Global Warming: Sea Level Rising, Flooding and Climate Change

Despite knowledge that the ocean levels have been rising for many years during the global warming era little has been done in most parts of the world to protect the coastlines. But no longer. Sea levels have risen about eight inches in the past hundred years and depending on the rapidly of the ocean warming and further melting of the ice caps and ice sheets the rising is expected to accelerate. The Intergovernmental Panel for Climate Change (IPCC) estimates an average rise of 20 inches with a range of 6 to 37 inches by the end of the 21st century.

The statistics for the potential rising varies depending on the degree of warming and the amount of melting ice in Greenland, the world’s glaciers and the Antarctica.

The Melting of Greenland

If all the ice on Greenland melted the sea would rise about 20 feet. If the ice of the Antarctica melted totally the sea would rise 200 feet. Needless to say, such catastrophic events are not likely in the next century but even small amounts of melting ice would cause the sea to rise and seriously threaten the coastlines of all the continents.

Vulnerable Cities and Countries

A rise of several feet will cause floods throughout much of the world, Low lying cities as St. Petersburg, Miami, Greater New York and New Orleans and countries as Bangladesh, much of Indonesia, Netherlands, Maldives, Northern Germany, the East and West coasts of the United States, as well as the coastlines of Africa and South America will all be threatened by rising seas and by storm surges that could breach protective walls.

Preparing for Floods

Cities that previously had ignored the threat to their cities have now take steps to begin to increase the height of their seawalls. Following a major storm that flooded Balboa Island in December 2010 a change in attitude toward the danger of rising seas has prompted cities, such as, Newport Beach, California with its highly vulnerable Balboa Island to reconsider how to protect their city which lies just a few feet above sea level. An extremely high tide could completely flood Balboa, a tightly packed neighborhood of several thousand houses.

Other cities in California share the danger. San Francisco. Oakland and Ventura are also threatened. In the March 6, 2011 LA Times described the change in attitude as coastal cities prepare for rising seas. Building up the wetlands as buffers, constructing new levees and seawalls are being planned. Other coasts throughout the US are equally vulnerable as are coasts throughout the world.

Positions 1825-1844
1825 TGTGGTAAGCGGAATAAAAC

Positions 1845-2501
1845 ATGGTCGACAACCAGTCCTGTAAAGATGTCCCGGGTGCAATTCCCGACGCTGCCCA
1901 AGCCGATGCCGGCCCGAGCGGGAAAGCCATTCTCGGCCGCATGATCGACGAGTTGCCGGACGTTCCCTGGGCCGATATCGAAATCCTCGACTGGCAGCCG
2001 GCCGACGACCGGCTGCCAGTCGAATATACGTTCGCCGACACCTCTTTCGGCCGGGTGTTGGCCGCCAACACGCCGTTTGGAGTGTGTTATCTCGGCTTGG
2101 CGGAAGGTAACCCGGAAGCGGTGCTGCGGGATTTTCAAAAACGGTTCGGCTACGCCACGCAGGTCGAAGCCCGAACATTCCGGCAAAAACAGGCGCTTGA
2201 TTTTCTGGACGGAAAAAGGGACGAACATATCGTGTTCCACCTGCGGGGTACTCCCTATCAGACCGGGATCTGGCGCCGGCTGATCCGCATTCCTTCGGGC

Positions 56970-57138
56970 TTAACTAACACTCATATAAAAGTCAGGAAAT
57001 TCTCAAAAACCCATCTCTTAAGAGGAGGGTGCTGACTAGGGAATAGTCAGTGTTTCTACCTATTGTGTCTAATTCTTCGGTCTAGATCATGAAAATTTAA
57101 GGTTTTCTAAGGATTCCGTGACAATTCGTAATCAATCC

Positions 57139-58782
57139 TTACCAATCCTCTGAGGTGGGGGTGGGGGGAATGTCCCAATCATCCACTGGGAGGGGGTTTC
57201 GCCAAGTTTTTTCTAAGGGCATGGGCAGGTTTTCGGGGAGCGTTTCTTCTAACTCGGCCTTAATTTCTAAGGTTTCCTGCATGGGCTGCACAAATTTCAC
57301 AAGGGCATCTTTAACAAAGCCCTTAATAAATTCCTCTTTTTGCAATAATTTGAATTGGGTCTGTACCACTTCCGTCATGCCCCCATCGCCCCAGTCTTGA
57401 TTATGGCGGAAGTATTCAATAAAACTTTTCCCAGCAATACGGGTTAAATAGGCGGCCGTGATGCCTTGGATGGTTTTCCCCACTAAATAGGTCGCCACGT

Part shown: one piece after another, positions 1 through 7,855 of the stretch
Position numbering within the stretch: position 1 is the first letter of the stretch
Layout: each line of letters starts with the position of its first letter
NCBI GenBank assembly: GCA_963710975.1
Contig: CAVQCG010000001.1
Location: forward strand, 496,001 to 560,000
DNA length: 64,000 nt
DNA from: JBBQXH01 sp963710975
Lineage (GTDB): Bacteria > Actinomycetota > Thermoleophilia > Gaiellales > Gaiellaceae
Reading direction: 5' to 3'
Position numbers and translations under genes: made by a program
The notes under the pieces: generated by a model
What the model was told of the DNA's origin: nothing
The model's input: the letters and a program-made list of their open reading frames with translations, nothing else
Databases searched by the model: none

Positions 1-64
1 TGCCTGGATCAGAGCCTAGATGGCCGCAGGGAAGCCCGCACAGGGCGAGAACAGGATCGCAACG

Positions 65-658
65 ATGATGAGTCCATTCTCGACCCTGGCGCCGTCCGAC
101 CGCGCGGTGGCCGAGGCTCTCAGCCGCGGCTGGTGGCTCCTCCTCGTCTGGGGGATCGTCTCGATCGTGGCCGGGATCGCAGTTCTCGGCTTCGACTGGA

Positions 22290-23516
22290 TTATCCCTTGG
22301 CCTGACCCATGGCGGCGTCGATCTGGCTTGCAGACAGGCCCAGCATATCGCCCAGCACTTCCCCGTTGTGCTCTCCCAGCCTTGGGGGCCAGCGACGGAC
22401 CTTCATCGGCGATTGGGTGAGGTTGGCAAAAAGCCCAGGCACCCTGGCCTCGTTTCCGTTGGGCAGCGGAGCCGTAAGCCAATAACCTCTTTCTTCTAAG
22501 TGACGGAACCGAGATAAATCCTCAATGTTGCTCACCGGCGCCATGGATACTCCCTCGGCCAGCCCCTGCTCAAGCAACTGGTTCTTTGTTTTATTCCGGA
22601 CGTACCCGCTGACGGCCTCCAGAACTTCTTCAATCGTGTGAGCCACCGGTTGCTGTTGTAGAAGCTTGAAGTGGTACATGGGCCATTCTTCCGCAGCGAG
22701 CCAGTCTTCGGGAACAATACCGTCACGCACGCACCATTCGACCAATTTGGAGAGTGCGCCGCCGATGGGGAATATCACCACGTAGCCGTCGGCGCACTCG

Worldwide Temperature Change

Each component of global warming and climate change adds multiple threats to our civilization worldwide. Worldwide temperatures rise unequally and thus cause uneven results. In the Arctic the rising sea surface temperature is producing near ice-free summers that further increases warming tendencies in that area. Global warming will subsequently increase more rapidly, which will further affect ocean circulation and weather patterns. Recent findings suggest that completely ice-free Arctic summers may occur within ten years.

Global sea surface temperature has increased by 0.75 degree C ( 1.33 degree F) in the past 100 years. Half of that rise has occurred in the past 30 years. Sea surface temperature in European seas is increasing more rapidly than in the global oceans. Over the past 25 years sea surface temperature in all European seas has risen about 10 times faster than the average rate of increase during the past century.

The accelerating rise in global sea surface temperatures is a determining factor in the changes in weather patterns, storm patterns, hurricanes, changes in waterfall, food production, droughts, weather comfort and climate regulation. All are further evidence of the critical impact of burning of fossil fuels and global warming.



Source by Marvin Berenson, M.D.

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